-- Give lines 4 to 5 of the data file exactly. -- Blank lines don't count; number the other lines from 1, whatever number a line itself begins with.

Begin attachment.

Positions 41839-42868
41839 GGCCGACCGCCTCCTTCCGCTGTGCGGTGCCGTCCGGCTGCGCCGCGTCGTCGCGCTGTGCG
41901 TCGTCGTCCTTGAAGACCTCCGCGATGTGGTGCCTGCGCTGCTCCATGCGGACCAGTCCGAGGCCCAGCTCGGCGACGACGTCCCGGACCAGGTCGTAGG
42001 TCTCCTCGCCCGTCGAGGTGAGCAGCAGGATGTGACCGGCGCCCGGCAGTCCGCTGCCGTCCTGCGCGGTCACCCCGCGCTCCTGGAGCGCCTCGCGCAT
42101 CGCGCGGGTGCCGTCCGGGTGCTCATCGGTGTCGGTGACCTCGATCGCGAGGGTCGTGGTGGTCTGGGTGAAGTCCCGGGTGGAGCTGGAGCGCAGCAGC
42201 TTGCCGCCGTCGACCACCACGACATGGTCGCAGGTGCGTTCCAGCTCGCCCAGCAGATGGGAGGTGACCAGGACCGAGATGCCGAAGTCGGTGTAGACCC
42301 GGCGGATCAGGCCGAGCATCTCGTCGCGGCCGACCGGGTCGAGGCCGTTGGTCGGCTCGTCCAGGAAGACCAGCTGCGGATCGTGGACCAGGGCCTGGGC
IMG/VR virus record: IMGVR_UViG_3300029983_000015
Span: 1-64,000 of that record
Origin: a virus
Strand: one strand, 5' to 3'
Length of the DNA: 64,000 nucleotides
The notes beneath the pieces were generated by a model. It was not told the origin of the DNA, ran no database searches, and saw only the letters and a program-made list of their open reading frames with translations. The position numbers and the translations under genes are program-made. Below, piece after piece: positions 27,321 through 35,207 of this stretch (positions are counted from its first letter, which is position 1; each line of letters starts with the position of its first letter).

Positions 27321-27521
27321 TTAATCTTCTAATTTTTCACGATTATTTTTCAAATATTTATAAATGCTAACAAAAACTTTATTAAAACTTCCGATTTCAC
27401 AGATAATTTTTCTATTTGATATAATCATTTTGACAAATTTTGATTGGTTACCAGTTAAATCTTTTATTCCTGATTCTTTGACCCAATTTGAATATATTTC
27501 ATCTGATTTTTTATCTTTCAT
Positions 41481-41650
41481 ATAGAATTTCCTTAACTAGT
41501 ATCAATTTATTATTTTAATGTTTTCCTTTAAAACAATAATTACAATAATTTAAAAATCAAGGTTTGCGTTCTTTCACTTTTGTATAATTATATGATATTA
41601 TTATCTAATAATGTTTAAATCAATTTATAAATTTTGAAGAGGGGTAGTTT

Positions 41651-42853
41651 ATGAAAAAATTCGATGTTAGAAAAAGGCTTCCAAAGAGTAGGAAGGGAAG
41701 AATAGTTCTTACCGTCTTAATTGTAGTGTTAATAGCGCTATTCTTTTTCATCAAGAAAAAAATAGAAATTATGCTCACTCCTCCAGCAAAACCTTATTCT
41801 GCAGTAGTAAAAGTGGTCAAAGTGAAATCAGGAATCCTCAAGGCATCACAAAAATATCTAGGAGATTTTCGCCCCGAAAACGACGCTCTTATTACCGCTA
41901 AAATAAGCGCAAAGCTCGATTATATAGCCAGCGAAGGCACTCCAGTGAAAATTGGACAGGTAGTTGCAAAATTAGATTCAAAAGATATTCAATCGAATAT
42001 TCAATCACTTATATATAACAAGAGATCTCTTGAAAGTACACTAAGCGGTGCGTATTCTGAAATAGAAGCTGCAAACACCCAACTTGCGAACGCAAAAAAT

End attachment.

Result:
42001 TCTCCTCGCCCGTCGAGGTGAGCAGCAGGATGTGACCGGCGCCCGGCAGTCCGCTGCCGTCCTGCGCGGTCACCCCGCGCTCCTGGAGCGCCTCGCGCAT
42101 CGCGCGGGTGCCGTCCGGGTGCTCATCGGTGTCGGTGACCTCGATCGCGAGGGTCGTGGTGGTCTGGGTGAAGTCCCGGGTGGAGCTGGAGCGCAGCAGC